venerdì 10 agosto 2007
Spinal dural arteriovenous fistula
Figure 1, Figure 2, and Figure 3: Sagittal T2 images of the spine demonstrate low signal tortuous vessels in the posterior epidural space.
Figure 3: Sagittal T2 image demonstrates abnormal high signal within the lower cord consistent with myelopathy. The level of myelopathy does not necessarily correlate with the level of the fistula.
Diagnosis: Spinal dural arteriovenous fistula
The term “spinal vascular malformation” is a general term that encompasses a variety of spinal vascular lesions. In 2002, Spetzler et al. proposed a revision to the prior I-IV classification system that is more descriptive and functional. Spetzler categorizes vascular lesions as neoplastic, aneurysms, and abnormal communications between arteries and veins. The last category can be further subdivided into arteriovenous malformations and arteriovenous fistulas, with even further subclassification based upon location within the spinal canal. Arteriovenous malformations can be extramedullary-intramedullary and/or intramedullary. Arteriovenous fistulas can be extradural or intradural (dorsal or ventral).
Intradural dorsal arteriovenous fistulas are the most common type of spinal AV fistula and are thought to be acquired. AVFs represent an abnormal communication between a spinal radicular artery and a medullary draining vein. Over time, the high pressure of the artery communicating with the draining vein creates a functional obstruction to venous flow, resulting in spinal venous engorgement and hypertension. Clinically, this manifests as progressive myelopathy. The typical patient with a spinal AVM or AVF is usually a male over 40 that presents with progressive lower extremity weakness and bowel and bladder difficulties.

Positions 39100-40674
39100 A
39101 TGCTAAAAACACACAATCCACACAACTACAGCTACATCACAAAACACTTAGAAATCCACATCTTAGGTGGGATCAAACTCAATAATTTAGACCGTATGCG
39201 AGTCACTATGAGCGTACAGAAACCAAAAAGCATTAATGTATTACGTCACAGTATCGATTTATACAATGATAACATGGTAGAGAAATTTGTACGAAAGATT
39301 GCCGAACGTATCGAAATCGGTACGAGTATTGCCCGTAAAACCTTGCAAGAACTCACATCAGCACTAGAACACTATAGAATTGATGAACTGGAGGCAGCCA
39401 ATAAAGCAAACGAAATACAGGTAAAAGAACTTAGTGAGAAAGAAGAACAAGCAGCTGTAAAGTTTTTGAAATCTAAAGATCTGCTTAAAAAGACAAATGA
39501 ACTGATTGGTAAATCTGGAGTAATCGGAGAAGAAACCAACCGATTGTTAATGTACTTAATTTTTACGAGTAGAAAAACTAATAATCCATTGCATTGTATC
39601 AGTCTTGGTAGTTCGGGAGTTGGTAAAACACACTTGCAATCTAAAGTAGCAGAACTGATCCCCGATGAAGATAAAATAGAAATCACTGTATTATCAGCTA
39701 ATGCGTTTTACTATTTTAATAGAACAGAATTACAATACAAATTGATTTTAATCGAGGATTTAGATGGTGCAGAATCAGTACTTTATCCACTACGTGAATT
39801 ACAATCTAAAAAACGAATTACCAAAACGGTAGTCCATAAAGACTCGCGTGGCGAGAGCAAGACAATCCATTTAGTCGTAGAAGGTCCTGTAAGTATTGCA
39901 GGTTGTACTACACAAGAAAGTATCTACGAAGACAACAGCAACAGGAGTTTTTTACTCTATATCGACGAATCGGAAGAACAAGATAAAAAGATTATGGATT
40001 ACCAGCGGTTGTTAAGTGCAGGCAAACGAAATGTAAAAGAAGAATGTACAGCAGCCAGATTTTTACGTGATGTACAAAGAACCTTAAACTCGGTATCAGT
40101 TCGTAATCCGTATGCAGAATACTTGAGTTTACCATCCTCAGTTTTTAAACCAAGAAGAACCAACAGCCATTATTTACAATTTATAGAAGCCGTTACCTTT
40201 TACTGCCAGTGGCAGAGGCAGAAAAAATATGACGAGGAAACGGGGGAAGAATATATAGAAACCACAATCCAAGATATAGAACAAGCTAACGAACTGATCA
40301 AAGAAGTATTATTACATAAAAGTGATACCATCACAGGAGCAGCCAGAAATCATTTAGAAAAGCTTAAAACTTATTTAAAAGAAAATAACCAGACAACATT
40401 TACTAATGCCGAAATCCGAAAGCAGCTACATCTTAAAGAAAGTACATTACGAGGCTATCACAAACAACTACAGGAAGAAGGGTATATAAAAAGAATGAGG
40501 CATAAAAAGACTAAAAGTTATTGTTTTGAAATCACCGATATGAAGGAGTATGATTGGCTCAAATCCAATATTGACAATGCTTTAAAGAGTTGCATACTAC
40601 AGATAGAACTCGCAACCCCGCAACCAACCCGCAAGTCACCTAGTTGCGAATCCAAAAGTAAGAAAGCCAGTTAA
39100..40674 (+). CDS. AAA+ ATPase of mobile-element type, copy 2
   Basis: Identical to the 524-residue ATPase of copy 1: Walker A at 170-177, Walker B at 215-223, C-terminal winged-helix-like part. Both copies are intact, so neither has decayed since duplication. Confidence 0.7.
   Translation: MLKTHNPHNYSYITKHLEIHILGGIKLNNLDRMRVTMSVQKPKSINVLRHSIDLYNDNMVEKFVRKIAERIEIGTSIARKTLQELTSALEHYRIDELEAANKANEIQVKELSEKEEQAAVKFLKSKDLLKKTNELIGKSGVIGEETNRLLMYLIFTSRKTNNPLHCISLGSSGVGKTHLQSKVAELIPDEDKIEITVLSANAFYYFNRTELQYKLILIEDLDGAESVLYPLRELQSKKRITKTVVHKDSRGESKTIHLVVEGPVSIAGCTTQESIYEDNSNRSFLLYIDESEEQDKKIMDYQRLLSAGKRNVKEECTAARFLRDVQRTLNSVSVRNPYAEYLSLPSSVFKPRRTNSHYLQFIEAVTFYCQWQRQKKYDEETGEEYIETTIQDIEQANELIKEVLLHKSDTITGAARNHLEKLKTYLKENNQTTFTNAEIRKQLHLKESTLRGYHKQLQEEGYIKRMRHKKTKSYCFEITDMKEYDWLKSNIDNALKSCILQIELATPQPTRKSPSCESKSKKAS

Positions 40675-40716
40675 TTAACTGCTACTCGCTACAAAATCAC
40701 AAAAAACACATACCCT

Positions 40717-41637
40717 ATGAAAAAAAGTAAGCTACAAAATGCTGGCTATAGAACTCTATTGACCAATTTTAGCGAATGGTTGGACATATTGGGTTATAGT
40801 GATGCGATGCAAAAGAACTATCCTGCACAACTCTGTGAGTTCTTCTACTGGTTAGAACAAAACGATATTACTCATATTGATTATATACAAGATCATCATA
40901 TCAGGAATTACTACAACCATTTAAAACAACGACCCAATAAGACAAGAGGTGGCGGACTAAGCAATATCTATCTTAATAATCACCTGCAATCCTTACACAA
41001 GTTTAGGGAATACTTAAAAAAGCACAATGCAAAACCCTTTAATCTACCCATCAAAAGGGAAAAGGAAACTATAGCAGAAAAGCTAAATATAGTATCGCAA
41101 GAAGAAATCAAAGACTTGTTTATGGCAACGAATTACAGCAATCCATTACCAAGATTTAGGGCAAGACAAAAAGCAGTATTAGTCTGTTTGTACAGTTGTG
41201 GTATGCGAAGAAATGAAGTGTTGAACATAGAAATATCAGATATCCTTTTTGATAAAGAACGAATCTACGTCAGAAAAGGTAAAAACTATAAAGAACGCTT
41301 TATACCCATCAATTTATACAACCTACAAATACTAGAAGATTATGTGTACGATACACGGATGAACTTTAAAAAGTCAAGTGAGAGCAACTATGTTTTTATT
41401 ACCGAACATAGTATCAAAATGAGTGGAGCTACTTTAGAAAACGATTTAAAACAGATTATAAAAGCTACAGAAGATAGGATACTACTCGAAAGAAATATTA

There are several imaging findings in patients with spinal dural AVFs. Specifically, MRI demonstrates dilated spinal veins as tiny flow voids within the intradural compartment. Most dural fistulas are located in the lower thoracic and lumbar spinal levels, with associated increased T2 signal within the cord secondary to myelopathy from venous congestion. Note however that the location of the dilated veins and myelopathy does not always correlate with the level of the fistula.
The use of spinal MR angiography in evaluating patients prior to conventional catheter angiography of the spine has become a hot topic in recent years. Advantages that have been discussed include the decreased contrast load and radiation exposure because the angiographer can perform a targeted diagnostic and possibly therapeutic procedure. Even more recently, CT angiography has been employed in a similar role.
Treatment of dural fistulas is tailored to the functional anatomy of the vascular malformation. Treatment options include embolization, which can be therapeutic or pre-surgical, and surgical resection.